# Re: Principle of Orthogonal Design

From: paul c <toledobythesea_at_oohay.ac>
Date: Mon, 21 Jan 2008 18:21:47 GMT
Message-ID: <%o5lj.1094\$O07.541_at_pd7urf2no>

```>> I was wondering what your current stances towards the principle of
>> current design is cdt - info about the POOD is actually pretty sparse
>> on google, which has not helped my own understanding. I gather that
>> Date has realigned his opinion - although what to I know not - and
>> that Darwen rejected the original POOD paper outright given that
>> McGovern posits that:
>>
>> R1 { X INTEGER, Y INTEGER }
>> R2 { A INTEGER, B INTEGER }
>>
>> violates the principle, whatever the relations' attribute names.
>> Instinctively it does seem rather odd that a predicates such as:
>>
>> * on Day:X the shop had noCustomers:Y
>> * on Roll:A, the dice showed the Number:B
>>
>> cannot share the same database. Have I interpreted the debate
>> correctly? Any insights or corrections are, as ever, appreciated -
>> POOD is certainly thought provoking, and the concept that an update
>> need not require specifcation of a table name is an interesting one.
```

>
> I thought I'd work up an example that illustrates part of McGovern's
> argument (as I understand it). Comments and corrections are most
> welcome:
>
> Assuming we want to represent employees and their status as either
> salaried, commissioned, or both, we might come up with the following
> design (assuming the most obvious interpretations):
>
> Table: Emp
> Emp# IsSalaried IsCommissioned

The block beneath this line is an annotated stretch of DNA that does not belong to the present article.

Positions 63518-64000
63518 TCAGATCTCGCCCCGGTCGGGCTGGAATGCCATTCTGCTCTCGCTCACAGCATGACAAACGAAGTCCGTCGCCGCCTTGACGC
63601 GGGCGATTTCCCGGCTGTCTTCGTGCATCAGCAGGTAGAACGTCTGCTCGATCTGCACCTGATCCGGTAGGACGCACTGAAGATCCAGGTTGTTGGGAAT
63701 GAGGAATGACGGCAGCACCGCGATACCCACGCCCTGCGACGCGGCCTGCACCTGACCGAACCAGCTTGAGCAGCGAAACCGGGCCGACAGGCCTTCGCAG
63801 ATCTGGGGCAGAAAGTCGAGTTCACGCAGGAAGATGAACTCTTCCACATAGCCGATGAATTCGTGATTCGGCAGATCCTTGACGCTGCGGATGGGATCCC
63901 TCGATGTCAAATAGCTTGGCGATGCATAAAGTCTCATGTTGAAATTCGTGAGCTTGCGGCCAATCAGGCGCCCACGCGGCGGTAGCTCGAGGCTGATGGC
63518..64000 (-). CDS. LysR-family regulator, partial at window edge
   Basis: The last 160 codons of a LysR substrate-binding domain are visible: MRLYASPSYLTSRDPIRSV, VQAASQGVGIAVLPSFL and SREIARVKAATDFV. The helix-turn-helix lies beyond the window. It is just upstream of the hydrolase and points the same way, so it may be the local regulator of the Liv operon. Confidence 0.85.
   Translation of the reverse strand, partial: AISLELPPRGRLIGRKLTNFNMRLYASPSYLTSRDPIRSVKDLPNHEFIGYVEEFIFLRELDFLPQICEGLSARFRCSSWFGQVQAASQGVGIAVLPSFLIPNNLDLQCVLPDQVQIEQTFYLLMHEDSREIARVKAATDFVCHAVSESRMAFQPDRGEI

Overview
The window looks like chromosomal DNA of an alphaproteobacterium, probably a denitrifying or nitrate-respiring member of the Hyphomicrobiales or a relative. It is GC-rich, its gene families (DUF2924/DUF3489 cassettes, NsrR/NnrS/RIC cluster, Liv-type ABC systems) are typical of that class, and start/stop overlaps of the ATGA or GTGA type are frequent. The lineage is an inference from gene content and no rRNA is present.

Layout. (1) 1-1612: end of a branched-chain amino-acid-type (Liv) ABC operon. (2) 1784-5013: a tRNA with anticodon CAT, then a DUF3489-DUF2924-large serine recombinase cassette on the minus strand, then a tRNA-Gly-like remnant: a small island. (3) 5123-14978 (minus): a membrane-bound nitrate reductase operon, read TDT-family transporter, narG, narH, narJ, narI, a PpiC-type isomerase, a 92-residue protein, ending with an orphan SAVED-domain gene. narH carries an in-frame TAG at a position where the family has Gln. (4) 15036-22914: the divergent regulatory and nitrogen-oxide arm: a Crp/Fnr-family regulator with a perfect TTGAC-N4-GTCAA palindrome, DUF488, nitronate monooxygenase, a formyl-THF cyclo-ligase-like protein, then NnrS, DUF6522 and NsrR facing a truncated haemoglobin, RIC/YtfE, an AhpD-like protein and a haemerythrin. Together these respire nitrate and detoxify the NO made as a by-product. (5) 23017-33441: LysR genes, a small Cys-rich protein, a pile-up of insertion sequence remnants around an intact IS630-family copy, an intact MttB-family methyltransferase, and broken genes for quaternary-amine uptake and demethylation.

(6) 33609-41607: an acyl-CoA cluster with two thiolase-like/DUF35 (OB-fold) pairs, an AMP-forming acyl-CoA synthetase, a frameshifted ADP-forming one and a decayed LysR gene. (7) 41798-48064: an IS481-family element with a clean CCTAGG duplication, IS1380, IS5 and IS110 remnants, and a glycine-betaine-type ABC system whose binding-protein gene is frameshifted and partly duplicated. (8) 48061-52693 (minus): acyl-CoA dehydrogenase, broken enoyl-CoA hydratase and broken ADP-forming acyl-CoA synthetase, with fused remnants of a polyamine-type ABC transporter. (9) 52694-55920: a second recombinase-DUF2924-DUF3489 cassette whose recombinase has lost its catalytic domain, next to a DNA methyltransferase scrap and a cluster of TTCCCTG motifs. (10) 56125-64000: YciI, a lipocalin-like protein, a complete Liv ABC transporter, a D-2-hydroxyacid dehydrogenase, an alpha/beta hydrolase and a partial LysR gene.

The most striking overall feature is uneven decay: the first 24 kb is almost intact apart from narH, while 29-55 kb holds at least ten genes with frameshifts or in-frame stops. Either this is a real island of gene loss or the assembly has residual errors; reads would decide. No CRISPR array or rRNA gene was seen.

> ==== ---------- --------------
> 1 Y N
> 2 N Y
> 3 Y Y
>
>
> Another possible design could be:
> Table: Emp
> Emp#
> ====
> 1
> 2
> 3
>
> Table: SalariedEmp (FK, Emp# references Emp.Emp#)
> Emp#
> ====
> 1
> 3
>
> Table: CommissionedEmp (FK, Emp# references Emp.Emp#)
> Emp#
> ====
> 2
> 3
>
>
> Although we can derive the same information from each design, the
> former is to be prefered because the latter violates POOD (two tables
> requires that we inspect the tables' names in order to gather the full
> meaning of the propositions.
>

I question whether the same information can be derived from both designs. The phrase "either ... or" seems to suggest it is an essential part of a loose predicate. If that is part of the starting point for both designs, I'd think the table predicates for the second design would have the word "or" in them as well as possibly "not". Once we start making inferences, predicates that have disjunctions and negations seem often to lead us into hot water. Whereas the first design seems much more explicit (does it demonstrate the Information Principle?.

The problem of view updating, eg., 'insert through union' seems to turn on the presence of disjunctive predicates (same goes for delete through join if you accept the closed world assumption - if you don't accept the cwa, I doubt the problem exists as it's hard to imagine an algebra that can update in general without it). Maybe some of the confusion is due to the very notion of view updating which taken literally is an absurdity, it might be better to think of updating the base tables of a named expression even if that involved recursion.

Also, I wonder if the goal of eliminating redundancy isn't being confused with the desire for determinate dbms operators. I'd think that views by definition are redundant but we accept that when we find them more convenient or when we prefer to have single-relation closure (seems that most people do prefer that). Received on Mon Jan 21 2008 - 19:21:47 CET

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